We planned to bypass Syracuse and depart from the Old Erie Canal by
heading north and then riding east along the southern shore of Oneida Lake
on Rte. 31. The newer Erie Canal extends from the east edge of Oneida Lake
at Sylvan Beach.
We located the start of the towpath in Newark, but it only ran for 0.2 miles until Towpath Road. After that, we couldn't find the path again, so right away we switched to Rte. 31 / Bike Route 5. We did see some Canal Trail signs, but the path was either badly overgrown or not discernible at all. Rte. 31 was not terribly busy; the shoulder lane was adequate and the drivers were reasonable. A little before Baldwinsville, 31 merges with Rte. 290, a full four-lane highway, but only for one exit. Traffic was heavier after Baldswinville and the more urban landscape became continuous malls.
In Bridegeport, we stopped for lunch at another smoky diner.
After Bridgeport, traffic dropped off, but the view didn't improve much: occasionally, an interesting barn or house and a rare glimpse of Oneida Lake, but mostly businesses, strip malls, rundown houses and trailer homes. Now and then a rubbernecking bystander would wave and shout encouragement.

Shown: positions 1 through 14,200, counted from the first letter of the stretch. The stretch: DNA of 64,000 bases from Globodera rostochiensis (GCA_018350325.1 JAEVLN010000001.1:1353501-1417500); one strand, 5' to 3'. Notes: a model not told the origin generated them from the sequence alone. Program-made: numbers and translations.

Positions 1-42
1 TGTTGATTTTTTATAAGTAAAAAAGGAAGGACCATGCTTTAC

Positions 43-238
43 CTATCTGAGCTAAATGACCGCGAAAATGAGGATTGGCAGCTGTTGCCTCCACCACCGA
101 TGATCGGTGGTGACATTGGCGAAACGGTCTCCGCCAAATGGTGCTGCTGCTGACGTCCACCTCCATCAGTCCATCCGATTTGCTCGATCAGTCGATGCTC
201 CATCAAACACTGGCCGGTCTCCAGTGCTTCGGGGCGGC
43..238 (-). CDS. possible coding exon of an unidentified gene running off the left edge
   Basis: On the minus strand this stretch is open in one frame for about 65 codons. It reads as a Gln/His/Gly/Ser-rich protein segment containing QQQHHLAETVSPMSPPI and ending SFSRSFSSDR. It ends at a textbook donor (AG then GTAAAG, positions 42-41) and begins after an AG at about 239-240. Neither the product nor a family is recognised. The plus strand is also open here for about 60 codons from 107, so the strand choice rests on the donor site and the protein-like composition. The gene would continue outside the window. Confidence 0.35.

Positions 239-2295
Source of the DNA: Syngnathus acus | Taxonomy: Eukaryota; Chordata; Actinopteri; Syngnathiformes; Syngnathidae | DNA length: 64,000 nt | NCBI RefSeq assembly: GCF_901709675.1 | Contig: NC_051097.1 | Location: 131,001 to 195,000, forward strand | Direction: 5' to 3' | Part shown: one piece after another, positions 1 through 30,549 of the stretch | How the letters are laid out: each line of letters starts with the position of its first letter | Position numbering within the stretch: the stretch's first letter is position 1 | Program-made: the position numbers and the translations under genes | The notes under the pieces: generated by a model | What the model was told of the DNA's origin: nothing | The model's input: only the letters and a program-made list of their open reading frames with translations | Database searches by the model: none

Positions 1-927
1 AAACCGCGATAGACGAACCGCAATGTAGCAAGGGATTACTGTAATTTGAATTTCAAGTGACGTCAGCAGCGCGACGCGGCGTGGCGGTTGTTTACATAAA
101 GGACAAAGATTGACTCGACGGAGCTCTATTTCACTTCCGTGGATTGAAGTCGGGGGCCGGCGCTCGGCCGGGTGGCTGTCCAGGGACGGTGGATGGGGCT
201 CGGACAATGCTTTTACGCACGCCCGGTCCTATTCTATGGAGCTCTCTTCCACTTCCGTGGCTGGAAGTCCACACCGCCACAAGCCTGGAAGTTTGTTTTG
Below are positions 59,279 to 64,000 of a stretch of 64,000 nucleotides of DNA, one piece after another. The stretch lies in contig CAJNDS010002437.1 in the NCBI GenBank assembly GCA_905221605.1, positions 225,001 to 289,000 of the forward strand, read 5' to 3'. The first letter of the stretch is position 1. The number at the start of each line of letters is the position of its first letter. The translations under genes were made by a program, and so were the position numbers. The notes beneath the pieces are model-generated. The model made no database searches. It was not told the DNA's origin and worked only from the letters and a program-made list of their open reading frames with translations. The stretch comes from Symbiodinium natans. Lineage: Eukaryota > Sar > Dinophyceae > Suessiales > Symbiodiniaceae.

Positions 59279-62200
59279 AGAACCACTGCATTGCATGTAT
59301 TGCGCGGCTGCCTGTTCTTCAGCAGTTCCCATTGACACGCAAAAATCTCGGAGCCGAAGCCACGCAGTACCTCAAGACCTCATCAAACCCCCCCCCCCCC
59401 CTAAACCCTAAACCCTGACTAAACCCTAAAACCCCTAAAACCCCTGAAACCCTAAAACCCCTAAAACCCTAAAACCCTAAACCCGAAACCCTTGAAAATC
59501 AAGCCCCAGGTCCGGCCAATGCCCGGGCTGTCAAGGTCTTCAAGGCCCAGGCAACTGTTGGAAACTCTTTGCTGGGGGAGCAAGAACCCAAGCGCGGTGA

By 3:15 p.m., we arrived at the Dwarf Line motel. We stayed in Grumpy. The place is run by Merle and John Maxey, a very friendly couple. Merle saw us ride in and was intrigued by the recumbents. She was immediately ready to find a place for us, not realizing we already had a reservation. She knows the area well and gave us a backroad route to the canal and improved directions through Rome, bypassing the worst of the Fort Stanwyx area.
Again, the rain gods had smiled on us; 45 minutes after we arrived,
it started raining heavily. Our walk along the beach (across the street
from the motel) was cut short. We donned our windbreakers for the only
time during the trip and walked to the Spaghetti Factory for a lavish